Take breaks! A short break can give you the boost you need to stay on task. Trying to work through the day without resting properly is setting yourself up for fatigue, which over time will cut into the amount of good quality work you can produce. Stand up, take a stroll around the block, grab a cup of coffee and a scone from the cafe around the corner. Or just go outside and sit in the sun, soaking up some ever-beneficial vitamin D.
Allow visitors. A lot of businesses see visitors as a distraction. This isn’t always the case though! When friends, family, or pets stop by and say hi, their presence breaks up the day. Plus, the connections we have with loved ones have roots in biochemistry, which means visitors can make us happier when we are working. It’s no surprise that over the course of the past fifteen years or so, bringing your dog to work has become such a popular thing.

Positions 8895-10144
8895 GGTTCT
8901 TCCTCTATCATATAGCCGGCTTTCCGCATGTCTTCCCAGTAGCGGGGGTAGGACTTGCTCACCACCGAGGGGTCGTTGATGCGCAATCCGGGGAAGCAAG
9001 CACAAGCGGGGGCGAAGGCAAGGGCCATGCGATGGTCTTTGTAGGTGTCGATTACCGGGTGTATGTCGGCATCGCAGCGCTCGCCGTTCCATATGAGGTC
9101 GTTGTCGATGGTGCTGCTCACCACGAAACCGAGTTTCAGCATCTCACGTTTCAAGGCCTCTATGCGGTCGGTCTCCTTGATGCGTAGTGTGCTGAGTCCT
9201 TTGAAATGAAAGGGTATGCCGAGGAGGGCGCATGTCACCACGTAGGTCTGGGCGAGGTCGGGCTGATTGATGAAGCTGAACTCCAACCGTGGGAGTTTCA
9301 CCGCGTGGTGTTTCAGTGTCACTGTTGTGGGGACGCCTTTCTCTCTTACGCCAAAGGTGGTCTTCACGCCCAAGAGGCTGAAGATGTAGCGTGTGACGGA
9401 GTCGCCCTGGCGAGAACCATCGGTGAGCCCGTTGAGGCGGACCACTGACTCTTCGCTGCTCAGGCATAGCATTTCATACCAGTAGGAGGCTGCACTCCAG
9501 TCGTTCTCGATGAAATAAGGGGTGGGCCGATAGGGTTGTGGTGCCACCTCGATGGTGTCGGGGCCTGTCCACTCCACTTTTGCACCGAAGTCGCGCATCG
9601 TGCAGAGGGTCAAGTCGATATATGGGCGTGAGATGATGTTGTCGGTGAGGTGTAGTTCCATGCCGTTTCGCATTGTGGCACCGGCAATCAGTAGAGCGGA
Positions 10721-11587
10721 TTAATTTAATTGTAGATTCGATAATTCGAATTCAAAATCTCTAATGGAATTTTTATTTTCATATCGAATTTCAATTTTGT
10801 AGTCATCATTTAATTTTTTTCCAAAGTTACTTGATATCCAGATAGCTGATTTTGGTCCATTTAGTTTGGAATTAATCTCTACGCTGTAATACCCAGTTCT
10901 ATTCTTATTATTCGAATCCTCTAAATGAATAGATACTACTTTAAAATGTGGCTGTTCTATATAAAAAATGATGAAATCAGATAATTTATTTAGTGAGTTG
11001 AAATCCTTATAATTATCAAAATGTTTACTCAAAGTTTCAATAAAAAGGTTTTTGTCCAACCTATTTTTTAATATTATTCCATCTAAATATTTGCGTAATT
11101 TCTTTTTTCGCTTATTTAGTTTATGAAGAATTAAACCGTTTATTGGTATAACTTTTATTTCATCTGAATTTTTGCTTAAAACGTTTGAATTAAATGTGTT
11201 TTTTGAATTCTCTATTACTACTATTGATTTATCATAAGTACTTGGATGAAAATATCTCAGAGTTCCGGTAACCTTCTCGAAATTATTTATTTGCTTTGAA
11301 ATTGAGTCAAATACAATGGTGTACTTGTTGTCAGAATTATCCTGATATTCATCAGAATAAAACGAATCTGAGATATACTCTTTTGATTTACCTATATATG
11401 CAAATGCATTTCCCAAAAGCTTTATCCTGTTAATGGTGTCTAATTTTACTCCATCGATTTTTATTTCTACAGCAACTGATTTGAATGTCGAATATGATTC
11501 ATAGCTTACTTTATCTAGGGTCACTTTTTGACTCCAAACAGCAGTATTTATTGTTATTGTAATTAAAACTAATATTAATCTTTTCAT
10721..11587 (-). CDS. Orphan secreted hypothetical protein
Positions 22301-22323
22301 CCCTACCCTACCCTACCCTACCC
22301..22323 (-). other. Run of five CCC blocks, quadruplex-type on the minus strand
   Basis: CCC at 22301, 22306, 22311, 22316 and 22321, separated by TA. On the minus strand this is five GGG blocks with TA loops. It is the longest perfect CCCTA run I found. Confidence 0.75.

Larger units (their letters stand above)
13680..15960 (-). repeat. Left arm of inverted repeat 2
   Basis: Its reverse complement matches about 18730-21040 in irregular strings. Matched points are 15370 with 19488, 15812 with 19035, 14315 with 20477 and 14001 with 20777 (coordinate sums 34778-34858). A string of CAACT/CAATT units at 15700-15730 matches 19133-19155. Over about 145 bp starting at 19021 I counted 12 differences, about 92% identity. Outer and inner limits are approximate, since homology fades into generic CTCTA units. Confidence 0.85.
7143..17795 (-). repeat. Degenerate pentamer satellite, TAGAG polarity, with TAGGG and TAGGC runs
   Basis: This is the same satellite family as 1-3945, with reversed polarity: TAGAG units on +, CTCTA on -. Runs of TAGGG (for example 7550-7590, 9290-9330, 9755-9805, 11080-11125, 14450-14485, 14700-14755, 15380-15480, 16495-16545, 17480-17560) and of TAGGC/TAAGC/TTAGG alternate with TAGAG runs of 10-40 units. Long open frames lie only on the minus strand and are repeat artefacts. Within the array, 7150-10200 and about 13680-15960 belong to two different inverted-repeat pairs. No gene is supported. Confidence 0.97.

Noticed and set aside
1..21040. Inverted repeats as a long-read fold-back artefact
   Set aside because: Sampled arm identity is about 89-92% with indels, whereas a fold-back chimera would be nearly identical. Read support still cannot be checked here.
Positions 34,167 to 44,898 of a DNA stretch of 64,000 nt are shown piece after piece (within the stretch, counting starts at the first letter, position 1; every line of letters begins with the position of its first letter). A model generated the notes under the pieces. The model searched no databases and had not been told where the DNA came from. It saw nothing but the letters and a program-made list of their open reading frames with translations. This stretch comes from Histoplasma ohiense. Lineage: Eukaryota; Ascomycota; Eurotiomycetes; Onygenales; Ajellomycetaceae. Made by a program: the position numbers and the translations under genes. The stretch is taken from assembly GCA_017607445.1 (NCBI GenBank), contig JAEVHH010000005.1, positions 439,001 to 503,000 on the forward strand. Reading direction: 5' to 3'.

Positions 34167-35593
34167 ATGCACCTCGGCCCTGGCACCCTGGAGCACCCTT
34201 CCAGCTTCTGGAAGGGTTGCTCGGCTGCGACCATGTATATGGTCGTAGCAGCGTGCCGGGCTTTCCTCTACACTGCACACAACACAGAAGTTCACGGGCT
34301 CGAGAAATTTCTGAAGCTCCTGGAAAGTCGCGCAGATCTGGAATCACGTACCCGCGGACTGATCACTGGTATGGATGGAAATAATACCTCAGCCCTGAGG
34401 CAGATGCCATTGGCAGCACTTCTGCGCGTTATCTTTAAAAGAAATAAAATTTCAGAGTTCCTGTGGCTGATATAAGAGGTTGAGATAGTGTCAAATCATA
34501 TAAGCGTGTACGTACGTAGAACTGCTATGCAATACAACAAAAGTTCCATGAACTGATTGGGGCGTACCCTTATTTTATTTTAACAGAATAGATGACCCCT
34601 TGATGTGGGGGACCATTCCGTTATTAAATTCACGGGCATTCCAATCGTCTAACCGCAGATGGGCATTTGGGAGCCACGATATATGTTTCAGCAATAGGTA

Don’t let socializing get in the way. We spend much of our waking lives at work. This is especially true for people who run small businesses and startups who are dedicated to their company. As a result, your coworkers and employees become friends. This is healthy, of course, but you can’t let socializing get in the way of getting things done. While it sounds rigid, setting aside time during the day to meet up and chat will help you maintain a strong work/life balance.